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Efforts to repeal Virginia's gay marriage ban test state's progressive credibility

Advocates say the unenforceable law “doesn’t reflect the reality anymore.”
Image: Plaintiffs in the Virginia same-sex marriage case Carol Schall, second right, and Mary Townley after a court hearing in Richmond
Plaintiffs in the Virginia same-sex marriage case Mary Townley, right, and Carol Schall after a court hearing in Richmond, Va., on May 13, 2014.Zach Gibson / Getty Images file

Even though it’s been more than five years since the Supreme Court ruled in Obergefell v. Hodges that same-sex couples have the right to marry “on the same terms and conditions as opposite-sex couples,” dozens of states still have constitutional amendments on the books that ban gay marriage.

Virginia is one of those states, and its first openly LGBTQ legislator is leading the charge to ax the outdated law.

Democratic state Sen. Adam Ebbin is sponsoring SJ 270, which would replace language in the state Constitution defining marriage as the union of one man and one woman with an affirmative statement that the right to marry is fundamental “regardless of the sex or gender of the parties to the marriage.”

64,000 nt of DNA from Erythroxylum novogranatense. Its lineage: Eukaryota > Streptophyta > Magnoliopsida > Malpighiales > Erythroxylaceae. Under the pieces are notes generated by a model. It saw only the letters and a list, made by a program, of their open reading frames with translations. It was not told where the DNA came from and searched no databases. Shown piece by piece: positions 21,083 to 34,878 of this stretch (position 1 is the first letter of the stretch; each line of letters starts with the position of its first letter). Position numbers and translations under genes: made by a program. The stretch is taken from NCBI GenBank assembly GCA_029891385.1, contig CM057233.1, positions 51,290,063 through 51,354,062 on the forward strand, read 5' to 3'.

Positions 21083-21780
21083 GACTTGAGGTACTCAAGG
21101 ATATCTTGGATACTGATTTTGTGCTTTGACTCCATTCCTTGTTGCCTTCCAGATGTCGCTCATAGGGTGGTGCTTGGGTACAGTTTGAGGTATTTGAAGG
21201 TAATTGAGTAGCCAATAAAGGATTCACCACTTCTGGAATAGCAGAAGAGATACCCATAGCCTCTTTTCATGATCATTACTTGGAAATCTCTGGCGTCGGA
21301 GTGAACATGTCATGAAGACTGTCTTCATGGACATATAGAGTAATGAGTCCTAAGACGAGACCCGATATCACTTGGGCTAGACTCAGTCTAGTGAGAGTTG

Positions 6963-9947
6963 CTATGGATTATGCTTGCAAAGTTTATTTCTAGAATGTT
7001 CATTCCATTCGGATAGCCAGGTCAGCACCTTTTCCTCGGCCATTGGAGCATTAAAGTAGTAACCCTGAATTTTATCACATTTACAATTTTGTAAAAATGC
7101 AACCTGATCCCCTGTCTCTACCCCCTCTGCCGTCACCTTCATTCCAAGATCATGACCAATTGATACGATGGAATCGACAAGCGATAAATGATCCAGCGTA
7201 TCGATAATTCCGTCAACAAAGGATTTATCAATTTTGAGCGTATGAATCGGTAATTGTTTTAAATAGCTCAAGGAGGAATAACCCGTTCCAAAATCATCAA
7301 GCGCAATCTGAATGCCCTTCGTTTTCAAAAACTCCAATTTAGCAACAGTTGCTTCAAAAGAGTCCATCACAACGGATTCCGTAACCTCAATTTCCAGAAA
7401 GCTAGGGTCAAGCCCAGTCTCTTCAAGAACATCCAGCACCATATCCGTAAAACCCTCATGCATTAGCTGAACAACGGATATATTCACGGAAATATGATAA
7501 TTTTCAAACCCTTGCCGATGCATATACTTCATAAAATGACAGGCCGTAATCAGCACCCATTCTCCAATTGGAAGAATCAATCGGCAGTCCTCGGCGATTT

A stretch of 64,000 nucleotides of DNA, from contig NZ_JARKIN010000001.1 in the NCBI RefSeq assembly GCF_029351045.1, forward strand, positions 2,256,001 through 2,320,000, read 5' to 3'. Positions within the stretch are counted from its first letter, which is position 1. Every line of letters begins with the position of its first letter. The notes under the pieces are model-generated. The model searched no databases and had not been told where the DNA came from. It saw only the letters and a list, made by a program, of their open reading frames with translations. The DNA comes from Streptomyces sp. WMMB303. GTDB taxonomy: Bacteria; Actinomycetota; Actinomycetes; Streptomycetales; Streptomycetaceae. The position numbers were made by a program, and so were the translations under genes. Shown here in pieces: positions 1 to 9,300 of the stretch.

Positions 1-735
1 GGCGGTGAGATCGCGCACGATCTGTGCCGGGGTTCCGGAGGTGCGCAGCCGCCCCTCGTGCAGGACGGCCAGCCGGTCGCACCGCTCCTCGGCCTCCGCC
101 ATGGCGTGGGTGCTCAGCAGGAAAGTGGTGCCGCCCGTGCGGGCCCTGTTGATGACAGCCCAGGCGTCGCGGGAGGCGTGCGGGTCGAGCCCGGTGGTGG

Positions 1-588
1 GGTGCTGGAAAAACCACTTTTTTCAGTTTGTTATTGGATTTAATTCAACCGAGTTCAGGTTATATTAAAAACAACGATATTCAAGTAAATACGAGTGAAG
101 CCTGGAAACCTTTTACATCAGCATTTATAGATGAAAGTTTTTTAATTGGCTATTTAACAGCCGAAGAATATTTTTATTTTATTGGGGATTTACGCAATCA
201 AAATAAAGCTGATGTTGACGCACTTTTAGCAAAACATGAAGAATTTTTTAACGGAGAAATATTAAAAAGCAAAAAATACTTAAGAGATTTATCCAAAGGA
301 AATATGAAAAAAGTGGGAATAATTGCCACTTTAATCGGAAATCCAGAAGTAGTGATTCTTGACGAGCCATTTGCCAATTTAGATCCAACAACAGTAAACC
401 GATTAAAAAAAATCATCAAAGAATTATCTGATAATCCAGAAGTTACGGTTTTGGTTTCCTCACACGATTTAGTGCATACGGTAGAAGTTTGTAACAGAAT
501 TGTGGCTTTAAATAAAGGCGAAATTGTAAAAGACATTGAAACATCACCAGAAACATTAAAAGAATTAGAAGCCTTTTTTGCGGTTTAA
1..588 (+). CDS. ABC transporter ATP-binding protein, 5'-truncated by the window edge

“For young LGBTQ people, or even those who aren’t married or don’t want to get married, removing this language is an important step ... It tells them that they matter, that they are equal to everyone else in the state.”

Vee Lamneck, Equality Virginia

On Feb. 5, SJ 270 cleared the Senate by a margin of 24 to 12. One day earlier, HJ 582, the House version, passed 60 to 33.

In Virginia, though, overturning a constitutional amendment is a two-year process — one that requires two separate General Assembly sessions separated by a general election to pass identical bills before a measure is put on the ballot for a public vote.

Since the landmark Obergefell ruling, at least eight states have tried to remove similarly unenforceable marriage bans, according to the Equality Federation. In November, Nevada became the first to do so, with 62 percent of voters backing the measure.

But 30 states still have such prohibitions written into their constitutions, according to the Movement Advancement Project. Sixteen of them also ban civil unions, and two, including Virginia’s, prohibit any legal recognition of gay relationships.

“For young LGBTQ people, or even those who aren’t married or don’t want to get married, removing this language is an important step,” Equality Virginia Executive Director Vee Lamneck said. “It tells them that they matter, that they are equal to everyone else in the state.”

But homophobic laws can have a long shelf life in Virginia. Although the Supreme Court ruled that sodomy bans were unconstitutional in 2003’s Lawrence vs. Texas decision, it took a full decade for Virginia’s to be struck down — and even then it was by a federal appeals court, not by legislators.